Hamilton Taxi Industry Running Out of Gas
Last night I was having a bad day because of a persistent mechanical problem with the cab that, despite several diagnoses and repairs continues to persist.
Then I started a conversation with a fellow driver who drives a Ford Taurus. I asked him how his car was running and he responded with a litany of complaints and tales of woe.
A couple of weeks ago, while running a fare in Hamilton's industrial sector, his vehicle was damaged by falling debris. At least one window was broken, and some body damage occurred.
While in the taxi repair shop, rats got into the trunk and began chewing on the wires. As a result, the instrument panel went haywire and the fuel gauge stopped working. To date, the mechanics have been unable to diagnose the problem.
As a result, he's been driving the cab without a fuel gauge for a while.
Given the difficulties Hamilton's politicians have imposed on rank and file drivers, especially with respect to it's granting Uber and other foreign corporations exemptions from the local bylaws, at the same allowing them to strip away the earnings of non-exempt cab drivers, this driver was pleased to get a passenger who was going to make a series of stops. He would get a break from the $6.50 fares after waiting an hour and enjoy this estimated $35 run.
The passenger was a senior citizen with a walker who probably didn't have a smartphone. The last stop he wanted to make was at the Tim Horton drive-thru on Kennilworth Ave. N. After they retrieved the order, the cab ran out of gas in the queue, blocking the vehicles that were behind them.
This describes a very stressful situation, as you can imagine. The driver then told me he called the dispatch office to request help. Apparently, the dispatch staff ignored him, so, in desperation, he got out and tried to push the cab on his own. In so doing, he lost control of the cab and it rolled into the street.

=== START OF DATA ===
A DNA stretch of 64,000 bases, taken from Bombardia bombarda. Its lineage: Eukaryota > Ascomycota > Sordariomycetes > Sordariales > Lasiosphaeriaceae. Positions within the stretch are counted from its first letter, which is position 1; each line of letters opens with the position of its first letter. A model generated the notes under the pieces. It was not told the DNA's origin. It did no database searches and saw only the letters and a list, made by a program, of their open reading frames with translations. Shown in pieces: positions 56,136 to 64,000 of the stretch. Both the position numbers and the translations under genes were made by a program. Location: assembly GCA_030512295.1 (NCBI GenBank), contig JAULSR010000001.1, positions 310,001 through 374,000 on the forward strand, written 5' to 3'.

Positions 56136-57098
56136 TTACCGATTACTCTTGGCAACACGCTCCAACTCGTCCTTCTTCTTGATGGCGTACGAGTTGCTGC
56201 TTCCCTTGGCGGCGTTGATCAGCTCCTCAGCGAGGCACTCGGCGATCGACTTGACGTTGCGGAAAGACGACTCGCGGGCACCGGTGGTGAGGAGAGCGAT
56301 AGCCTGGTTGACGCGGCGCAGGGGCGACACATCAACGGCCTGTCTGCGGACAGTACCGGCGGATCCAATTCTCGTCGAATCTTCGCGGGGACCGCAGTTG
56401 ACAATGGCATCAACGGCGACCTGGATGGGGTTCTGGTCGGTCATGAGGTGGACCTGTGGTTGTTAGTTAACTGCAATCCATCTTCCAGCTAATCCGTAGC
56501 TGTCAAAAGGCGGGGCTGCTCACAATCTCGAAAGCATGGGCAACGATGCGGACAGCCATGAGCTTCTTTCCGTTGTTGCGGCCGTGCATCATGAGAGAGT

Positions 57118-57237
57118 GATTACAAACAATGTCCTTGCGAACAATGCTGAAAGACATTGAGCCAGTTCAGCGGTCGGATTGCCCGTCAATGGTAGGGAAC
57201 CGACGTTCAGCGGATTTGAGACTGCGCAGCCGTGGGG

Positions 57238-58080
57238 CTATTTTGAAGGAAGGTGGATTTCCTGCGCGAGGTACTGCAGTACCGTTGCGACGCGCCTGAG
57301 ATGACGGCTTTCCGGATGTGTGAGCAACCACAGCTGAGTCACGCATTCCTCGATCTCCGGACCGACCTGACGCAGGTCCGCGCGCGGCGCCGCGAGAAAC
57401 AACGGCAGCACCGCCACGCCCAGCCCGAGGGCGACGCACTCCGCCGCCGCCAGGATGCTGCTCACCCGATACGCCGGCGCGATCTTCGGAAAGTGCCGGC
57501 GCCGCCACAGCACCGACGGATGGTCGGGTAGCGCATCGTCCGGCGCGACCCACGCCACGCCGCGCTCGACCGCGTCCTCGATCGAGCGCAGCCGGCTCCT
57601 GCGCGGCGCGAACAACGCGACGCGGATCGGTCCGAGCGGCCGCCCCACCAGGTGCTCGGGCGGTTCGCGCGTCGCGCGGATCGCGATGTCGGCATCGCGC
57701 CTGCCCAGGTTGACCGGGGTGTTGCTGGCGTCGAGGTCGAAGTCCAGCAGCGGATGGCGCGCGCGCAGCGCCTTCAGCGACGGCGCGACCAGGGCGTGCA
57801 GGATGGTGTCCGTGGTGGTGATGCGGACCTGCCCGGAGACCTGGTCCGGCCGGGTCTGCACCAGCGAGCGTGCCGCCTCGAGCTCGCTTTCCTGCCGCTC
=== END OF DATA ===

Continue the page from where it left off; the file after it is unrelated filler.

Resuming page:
Talk about driverless taxis! You couldn't ask for a better scene for a sitcom. I could see Kramer as the driver.
Someone finally arrived with a can of gas and managed to spill half of it into the roadway.
At this point in the conversation, I was almost pissing myself laughing and my own complaint melted away.
Oh, and speaking of pissing myself. The passenger ended up doing exactly that in the back seat of the cab.
That's what you call a bad day.
Seriously though, this is the type of thing you ought to expect to happen when politicians make critical decisions that will have a severe negative impact on those affected. In the case of Uber, the city council voted "unanimously" in favour of blanket exemptions for so-called "ride-sharing" taxi companies, while simultaneously partnering up with them for a share of the loot.
The financial squeeze guarantees that important and critical repairs will be increasingly difficult to accomplish in an industry that has been stripped bare of its income.
It sickens me to hear these politicians piously state that their main priority in taxicab regulation is public safety when even the most cursory analysis exposes them as blatant liars.